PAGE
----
There are basically two ways of injuring a tendon.The tendon can tear either partially or fully after an acute incident, or it can become damaged over time from overuse. This latter injury is often referred to as Tendonitis. Pain often comes on gradually and may sometimes ease after warming up before exercise. However, pain and stiffness will generally return later as the body cools.

What is Tendonitis? 

Common overuse tendon injuries include Achilles tendonitis, Patella tendonitis, De Quervain's, Hamstring origin, Peroneal tendinopathy, Tibialis posterior and Rotator cuff tendinopathy.

There is, however, some confusion over the appropriate name for this kind of condition. The word tendonitis, or tendinitis, literally means inflamed tendon. Whilst this is the most popular and commonly used term, true tendonitis is rare. Inflammation in the actual tendon is not usually found in samples.


Instead, the term 'Tendinopathy' is more frequently used to cover a range of tendon injuries. These include Paratenonitis conditions, which are overuse injuries to the paratenon which surrounds the tendon. These include Tenosynovitis (such as De Quervain's), Peritendinitis and Tenovaginitis.

Clinically it is impossible to determine between these conditions. This can only be achieved through further investigations such as MRI scans or biopsies. Definite diagnosis is not normally necessary, as treatment regimes are much the same.


Symptoms of an overuse tendon injury usually include:

  • Pain which comes on gradually over a period of time.
  • Pain may be worse when you start exercising and then ease off as you warm-up, only to return later.
  • The tendon often feels stiff after periods of rest or in the mornings.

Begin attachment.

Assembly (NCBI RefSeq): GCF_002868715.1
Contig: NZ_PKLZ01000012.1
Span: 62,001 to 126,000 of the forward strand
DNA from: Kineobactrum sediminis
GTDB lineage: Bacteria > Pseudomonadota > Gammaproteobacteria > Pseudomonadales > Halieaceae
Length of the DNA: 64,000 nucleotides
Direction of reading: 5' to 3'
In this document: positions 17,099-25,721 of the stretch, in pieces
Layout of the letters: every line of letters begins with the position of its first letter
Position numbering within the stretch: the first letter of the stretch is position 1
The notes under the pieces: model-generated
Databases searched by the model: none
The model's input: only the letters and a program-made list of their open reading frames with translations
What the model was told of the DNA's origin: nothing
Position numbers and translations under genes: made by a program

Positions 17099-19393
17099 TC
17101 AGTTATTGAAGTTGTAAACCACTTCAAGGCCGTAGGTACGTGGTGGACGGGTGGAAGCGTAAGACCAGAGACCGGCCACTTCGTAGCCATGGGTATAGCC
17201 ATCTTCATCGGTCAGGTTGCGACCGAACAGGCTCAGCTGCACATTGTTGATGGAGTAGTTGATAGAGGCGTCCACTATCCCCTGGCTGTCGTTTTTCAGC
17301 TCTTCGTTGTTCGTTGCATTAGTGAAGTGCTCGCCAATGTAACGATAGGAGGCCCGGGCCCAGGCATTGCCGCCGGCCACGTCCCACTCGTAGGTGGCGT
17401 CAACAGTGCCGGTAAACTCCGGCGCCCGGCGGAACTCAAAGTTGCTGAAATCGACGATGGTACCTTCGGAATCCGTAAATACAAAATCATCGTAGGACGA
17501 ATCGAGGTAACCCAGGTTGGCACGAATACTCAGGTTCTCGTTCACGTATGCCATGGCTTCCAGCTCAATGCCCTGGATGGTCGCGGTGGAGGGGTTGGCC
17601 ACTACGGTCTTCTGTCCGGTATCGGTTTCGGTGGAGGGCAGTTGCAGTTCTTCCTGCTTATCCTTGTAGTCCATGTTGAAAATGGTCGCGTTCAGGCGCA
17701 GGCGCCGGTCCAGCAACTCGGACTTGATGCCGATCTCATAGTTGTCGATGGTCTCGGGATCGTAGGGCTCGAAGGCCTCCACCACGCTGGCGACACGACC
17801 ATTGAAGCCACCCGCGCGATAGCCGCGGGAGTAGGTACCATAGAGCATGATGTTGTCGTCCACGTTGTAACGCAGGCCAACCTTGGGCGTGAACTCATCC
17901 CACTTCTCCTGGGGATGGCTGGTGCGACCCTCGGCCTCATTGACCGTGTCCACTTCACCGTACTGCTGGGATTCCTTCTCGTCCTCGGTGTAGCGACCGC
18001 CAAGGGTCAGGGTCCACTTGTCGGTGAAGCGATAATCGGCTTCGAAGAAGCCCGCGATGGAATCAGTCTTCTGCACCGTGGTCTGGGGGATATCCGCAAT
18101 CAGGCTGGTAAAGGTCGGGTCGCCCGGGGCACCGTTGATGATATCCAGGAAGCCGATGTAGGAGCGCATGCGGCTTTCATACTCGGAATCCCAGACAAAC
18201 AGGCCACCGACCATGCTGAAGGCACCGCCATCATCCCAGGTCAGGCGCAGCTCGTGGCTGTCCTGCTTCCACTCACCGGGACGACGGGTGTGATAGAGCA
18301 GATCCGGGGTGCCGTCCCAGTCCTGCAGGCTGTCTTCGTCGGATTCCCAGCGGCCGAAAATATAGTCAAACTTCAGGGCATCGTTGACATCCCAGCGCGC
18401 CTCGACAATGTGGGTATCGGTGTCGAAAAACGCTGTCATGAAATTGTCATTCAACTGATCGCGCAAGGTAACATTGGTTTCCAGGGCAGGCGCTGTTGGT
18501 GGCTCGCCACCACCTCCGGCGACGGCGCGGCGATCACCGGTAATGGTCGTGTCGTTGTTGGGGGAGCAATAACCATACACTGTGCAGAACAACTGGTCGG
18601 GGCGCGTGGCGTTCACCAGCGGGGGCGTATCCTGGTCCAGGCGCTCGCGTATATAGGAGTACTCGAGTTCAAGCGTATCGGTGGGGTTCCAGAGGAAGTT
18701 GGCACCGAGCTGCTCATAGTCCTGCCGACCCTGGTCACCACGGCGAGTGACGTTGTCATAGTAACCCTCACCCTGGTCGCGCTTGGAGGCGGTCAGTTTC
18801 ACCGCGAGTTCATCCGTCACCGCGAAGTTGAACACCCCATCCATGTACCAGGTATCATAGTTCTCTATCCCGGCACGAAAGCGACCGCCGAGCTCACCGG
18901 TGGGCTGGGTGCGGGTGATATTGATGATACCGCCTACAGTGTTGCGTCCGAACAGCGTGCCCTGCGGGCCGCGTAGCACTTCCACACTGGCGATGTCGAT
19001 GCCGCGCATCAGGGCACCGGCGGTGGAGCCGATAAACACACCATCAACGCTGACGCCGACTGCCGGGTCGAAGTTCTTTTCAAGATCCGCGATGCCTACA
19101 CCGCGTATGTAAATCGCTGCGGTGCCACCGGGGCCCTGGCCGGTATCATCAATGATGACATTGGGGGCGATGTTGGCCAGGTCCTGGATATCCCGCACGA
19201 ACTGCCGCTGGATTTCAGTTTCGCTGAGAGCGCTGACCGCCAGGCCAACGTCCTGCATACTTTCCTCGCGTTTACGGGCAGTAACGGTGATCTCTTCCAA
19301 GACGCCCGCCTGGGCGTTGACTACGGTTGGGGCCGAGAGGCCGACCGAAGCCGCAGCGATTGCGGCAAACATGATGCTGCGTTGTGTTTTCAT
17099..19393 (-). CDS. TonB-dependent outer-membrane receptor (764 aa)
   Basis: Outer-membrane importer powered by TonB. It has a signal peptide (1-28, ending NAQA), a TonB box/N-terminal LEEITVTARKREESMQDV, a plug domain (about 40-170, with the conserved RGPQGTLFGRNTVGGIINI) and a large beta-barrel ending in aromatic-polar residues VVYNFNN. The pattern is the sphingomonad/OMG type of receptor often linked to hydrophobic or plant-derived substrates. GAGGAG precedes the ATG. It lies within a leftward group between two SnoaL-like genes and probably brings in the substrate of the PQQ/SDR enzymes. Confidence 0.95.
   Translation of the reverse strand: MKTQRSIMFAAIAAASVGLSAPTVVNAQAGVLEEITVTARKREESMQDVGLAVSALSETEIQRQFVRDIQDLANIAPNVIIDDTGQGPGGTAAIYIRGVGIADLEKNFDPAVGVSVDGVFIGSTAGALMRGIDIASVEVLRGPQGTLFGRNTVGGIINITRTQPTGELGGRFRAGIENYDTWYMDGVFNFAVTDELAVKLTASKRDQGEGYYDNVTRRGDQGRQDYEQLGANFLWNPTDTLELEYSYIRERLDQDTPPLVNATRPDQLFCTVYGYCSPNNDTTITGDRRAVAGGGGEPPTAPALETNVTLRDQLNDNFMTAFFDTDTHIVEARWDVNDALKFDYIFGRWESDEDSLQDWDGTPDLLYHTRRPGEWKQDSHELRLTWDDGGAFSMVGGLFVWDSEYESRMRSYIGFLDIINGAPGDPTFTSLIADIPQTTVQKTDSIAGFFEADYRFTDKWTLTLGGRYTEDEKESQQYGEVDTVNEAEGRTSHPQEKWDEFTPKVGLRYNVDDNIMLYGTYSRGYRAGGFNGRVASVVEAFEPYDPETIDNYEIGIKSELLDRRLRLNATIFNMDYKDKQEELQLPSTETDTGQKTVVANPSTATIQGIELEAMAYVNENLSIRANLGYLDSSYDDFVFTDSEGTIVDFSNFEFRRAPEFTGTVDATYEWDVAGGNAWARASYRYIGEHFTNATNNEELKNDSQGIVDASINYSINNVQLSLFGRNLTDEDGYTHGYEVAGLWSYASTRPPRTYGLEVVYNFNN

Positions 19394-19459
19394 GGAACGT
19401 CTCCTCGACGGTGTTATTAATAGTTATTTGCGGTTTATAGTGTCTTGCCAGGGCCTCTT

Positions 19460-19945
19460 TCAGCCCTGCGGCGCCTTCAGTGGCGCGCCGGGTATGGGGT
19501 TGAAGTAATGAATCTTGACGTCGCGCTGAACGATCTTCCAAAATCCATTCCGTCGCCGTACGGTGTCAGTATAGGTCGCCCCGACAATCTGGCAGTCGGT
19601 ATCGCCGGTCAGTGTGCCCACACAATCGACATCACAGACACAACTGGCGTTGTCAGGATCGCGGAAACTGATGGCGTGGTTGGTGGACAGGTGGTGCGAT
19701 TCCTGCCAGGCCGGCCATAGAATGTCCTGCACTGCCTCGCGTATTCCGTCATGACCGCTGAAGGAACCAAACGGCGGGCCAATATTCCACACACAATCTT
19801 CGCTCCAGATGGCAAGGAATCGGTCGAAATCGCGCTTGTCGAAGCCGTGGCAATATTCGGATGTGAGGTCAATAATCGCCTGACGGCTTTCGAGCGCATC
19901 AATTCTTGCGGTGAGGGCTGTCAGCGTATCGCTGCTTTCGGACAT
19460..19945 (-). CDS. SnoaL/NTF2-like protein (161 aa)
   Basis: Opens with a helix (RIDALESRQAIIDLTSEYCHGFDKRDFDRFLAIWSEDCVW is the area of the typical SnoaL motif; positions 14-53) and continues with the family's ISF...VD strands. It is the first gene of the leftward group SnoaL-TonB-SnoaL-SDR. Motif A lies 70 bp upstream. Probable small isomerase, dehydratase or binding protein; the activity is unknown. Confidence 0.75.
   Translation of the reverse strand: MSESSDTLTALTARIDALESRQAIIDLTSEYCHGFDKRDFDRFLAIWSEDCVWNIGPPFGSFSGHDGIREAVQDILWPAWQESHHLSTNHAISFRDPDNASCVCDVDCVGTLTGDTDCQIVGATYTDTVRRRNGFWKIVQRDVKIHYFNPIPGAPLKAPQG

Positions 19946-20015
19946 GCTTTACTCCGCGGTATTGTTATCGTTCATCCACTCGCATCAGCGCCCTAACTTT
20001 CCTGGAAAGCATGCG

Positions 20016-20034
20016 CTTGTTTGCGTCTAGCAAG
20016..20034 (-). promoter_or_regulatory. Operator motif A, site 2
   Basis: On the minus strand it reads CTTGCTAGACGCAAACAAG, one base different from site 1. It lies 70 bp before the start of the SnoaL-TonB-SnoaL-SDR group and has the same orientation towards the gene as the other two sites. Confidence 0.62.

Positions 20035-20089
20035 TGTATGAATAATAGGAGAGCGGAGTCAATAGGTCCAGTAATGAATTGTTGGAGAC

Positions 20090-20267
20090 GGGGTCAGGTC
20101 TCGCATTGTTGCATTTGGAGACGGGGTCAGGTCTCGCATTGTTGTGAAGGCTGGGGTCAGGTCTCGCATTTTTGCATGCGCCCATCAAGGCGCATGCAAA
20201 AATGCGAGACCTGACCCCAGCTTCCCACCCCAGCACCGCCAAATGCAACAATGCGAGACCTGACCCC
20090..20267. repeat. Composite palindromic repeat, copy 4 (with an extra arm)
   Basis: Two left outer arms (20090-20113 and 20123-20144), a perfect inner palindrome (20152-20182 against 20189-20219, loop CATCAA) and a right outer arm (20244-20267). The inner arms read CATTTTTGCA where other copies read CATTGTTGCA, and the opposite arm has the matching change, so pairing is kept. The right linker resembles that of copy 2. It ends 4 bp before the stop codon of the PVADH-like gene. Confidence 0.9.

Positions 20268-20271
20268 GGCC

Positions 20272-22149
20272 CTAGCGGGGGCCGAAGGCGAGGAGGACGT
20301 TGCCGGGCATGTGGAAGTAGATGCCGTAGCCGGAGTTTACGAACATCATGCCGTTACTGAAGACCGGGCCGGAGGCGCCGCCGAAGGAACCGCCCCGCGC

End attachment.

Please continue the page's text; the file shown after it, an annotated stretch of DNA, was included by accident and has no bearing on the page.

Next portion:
• The tendon may appear thicker than usual and maybe red.
  • It is tender to touch the tendon.
  • There may be lumps, called nodules within the tendon.


Treatment of all of these overuse tendon injuries will follow a very similar pattern. Whilst the initial treatment may aim to reduce pain, stiffness, and swelling, in order to completely correct the problem, any underlying causes, such as training errors (commonly too much too soon) or biomechanical problems (such as overpronation) must be addressed.

    • Rest from any activities which aggravate the condition.
    • Apply cold therapy to ease pain and swelling/inflammation.
    • A therapist may use sports massage to relax the muscle. They may also apply a technique known as 'frictions' to the tendon to initiate the healing process.
    • A therapist may also use electrotherapeutic treatments such as ultrasound.
    • Acupuncture is thought to be useful in tendon injuries.
    • Stretching exercises should be used to stretch out the tendon and muscle and avoid/correct any loss in motion.
    • Eccentric strengthening exercises should be introduced.

Eccentric exercises are those which cause the muscle to contract, although the muscle lengthens, rather than shortening as it contracts. These exercises are performed with gravity and the aim is to control the downward movement. An example of this is a heel drop for the Achilles tendon. Standing on a step with the heel off the back of the step, rise up on to the tiptoes and then slowly control the downward movement, dropping the heel below the level of the step.

This article has been written with reference to the bibliography.